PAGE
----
Jonathan Bernard earned Ph.D., M.Phil., and M.A. degrees at Yale University and an A.B. degree at Harvard College. He taught at Amherst College and Yale University before joining the University of Washington School of Music faculty in 1987. He has held the rank of Professor of Music (Theory) since 1993, and was a Ruth Sutton Waters Endowed Professor from 2002 to 2005.
Bernard's research interests center on the theory and analysis of music of the past 100 years, particularly since 1945 and including popular music, and on the history of theory from the 18th century to the present. He is the author of The Music of Edgard Varèse (Yale University Press); the editor of Elliott Carter: Collected Essays and Lectures, 1937-1995 (University of Rochester Press); and a contributing editor to Music Theory in Concept and Practice (University of Rochester Press). More recently, he edited and contributed to Joël-François Durand in the Mirror Land, a book of essays and music by and about Professor Durand, his colleague in Composition, which was published in 2005 by the University of Washington Press. Books currently in preparation include a collection of interconnected essays on the music of Elliott Carter and a similar collection on the music of Gyorgy Ligeti.
Bernard’s articles on such topics as 18th-century French and German music theory, the music of Varèse, Bartók, Stravinsky, Carter, Messiaen, Ligeti, Feldman, and Zappa, minimalist aesthetics and analysis, pitch-spatial theory and analysis, recent American tonal music, the history of 20th-century compositional practice, and rock & roll of the 1960s have appeared in the Journal of Music Theory, Music Theory Spectrum, Music Analysis, Music Perception, Perspectives of New Music, American Music, Musical Quarterly, Contemporary Music Review, Twentieth-Century Music, and the Journal of the Society for American Music, among others, as well as in edited collections from Faber & Faber, University of Rochester Press, Cambridge University Press, Schott, Routledge, Greenwood Press, Garland Publishing, Boydell Press, Ashgate Publishing, and Boosey & Hawkes, among others. Recent and imminent publications include: “Le Sacre, Analyzed,” in Avatar of Modernity: The Rite of Spring Reconsidered (Boosey & Hawkes, 2013); “Minimalism and Pop: Influence, Reaction, Consequences,” in The Ashgate Research Companion to Minimalist and Post-Minimalist Music (Ashgate Publishing, 2013); “Bartók and Traditional Form Description: Some Issues Arising from the Middle and Late String Quartets,” in The String Quartets of Béla Bartók: Tradition and Legacy in Analytical Perspective (Oxford University Press, 2014); "'Octatonicism,' the Octatonic Scale, and Large-Scale Structure in Joan Tower's Silver Ladders," in a collection of analytical essays on music by 20th-century women composers, due from Oxford University Press in 2015.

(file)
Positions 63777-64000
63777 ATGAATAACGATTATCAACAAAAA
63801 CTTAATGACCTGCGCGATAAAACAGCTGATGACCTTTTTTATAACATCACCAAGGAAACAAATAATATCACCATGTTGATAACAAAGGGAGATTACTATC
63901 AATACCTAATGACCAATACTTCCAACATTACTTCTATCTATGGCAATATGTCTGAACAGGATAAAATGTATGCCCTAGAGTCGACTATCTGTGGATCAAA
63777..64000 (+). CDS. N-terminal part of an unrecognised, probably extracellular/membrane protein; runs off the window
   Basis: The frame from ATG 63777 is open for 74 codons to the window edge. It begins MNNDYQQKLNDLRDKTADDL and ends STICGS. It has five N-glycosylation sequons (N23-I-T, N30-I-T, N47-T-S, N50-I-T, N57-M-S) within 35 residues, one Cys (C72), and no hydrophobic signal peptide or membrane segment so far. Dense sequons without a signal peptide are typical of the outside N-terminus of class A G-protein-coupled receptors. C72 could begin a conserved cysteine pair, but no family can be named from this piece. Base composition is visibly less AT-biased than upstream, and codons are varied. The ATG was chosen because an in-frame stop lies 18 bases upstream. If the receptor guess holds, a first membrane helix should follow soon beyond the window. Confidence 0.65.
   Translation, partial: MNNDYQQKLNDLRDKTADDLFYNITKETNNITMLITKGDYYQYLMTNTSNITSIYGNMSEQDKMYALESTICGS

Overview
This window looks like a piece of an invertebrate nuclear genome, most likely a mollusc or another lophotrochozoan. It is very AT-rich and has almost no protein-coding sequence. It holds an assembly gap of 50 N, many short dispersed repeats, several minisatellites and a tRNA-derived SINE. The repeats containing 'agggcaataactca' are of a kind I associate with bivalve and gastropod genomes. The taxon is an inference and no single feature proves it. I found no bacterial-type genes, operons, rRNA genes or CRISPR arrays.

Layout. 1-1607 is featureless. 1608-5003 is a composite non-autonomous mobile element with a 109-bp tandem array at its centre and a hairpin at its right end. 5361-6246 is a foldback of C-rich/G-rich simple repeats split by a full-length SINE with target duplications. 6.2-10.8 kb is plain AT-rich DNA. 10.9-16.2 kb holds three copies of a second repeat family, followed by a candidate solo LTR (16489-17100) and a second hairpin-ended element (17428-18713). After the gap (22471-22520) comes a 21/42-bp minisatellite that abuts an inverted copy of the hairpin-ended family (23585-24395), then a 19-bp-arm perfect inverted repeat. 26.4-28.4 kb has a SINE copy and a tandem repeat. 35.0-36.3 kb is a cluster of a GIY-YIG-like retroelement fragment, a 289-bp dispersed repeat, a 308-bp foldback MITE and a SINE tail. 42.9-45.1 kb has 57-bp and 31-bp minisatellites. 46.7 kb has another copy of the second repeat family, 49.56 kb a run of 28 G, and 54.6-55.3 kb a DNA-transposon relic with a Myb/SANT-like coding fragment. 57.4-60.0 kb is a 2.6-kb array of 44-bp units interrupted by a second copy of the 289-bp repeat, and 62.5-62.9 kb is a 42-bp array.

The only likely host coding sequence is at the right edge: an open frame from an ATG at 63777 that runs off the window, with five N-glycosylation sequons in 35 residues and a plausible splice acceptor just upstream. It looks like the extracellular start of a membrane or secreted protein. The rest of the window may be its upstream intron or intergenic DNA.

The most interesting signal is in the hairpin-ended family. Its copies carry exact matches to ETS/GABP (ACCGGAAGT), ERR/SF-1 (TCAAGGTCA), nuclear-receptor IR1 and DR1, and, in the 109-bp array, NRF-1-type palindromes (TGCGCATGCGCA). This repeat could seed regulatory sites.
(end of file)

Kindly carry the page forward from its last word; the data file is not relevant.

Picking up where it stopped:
Bernard has served terms as Editor of Music Theory Spectrum and as Chair of the Publications Committee of the Society for Music Theory. He is currently a member of the editorial board of Perspectives of New Music, and has recently completed a term on the Steering Committee of the Society for Minimalist Music, of which he is also a founding member. He has received research support from the American Council of Learned Societies, the National Endowment for the Humanities, the Amphion Foundation, the Paul Sacher Stiftung, and the Graduate School Fund and Royalty Research Fund at the University of Washington.
Stephen Rumph teaches courses on eighteenth-century topics, opera, music and politics, film music, and semiotics. After studying voice at Oberlin Conservatory, he earned a Ph.D. at the University of California, Berkeley, writing a Beethoven dissertation with Joseph Kerman. He joined the UW School of Music faculty in 2002.
Rumph's book Beethoven After Napoleon: Political Romanticism in the Late Works (University of California Press, 2004) offers a political interpretation of late Beethoven illuminated by the writings of the German Romantics. His second book, Mozart and Enlightenment Semiotics (University of California Press, 2011), pioneers a "historically-informed" semiotics of music, based upon eighteenth-century sign and language theory. He is currently writing a book on Gabriel Fauré's song cycles.
Rumph has published articles in the Journal of the American Musicological Society (JAMS), Journal of the Royal Music Association, Music and Letters, Beethoven Forum, 19th-Century Music, Eighteenth-Century Music, and Journal of Musicology, and has essays in the Oxford Handbook of Topic Theory and Cambridge Mozart Studies 2. He served as Reviews Editor for Beethoven Forum, 2005-2008.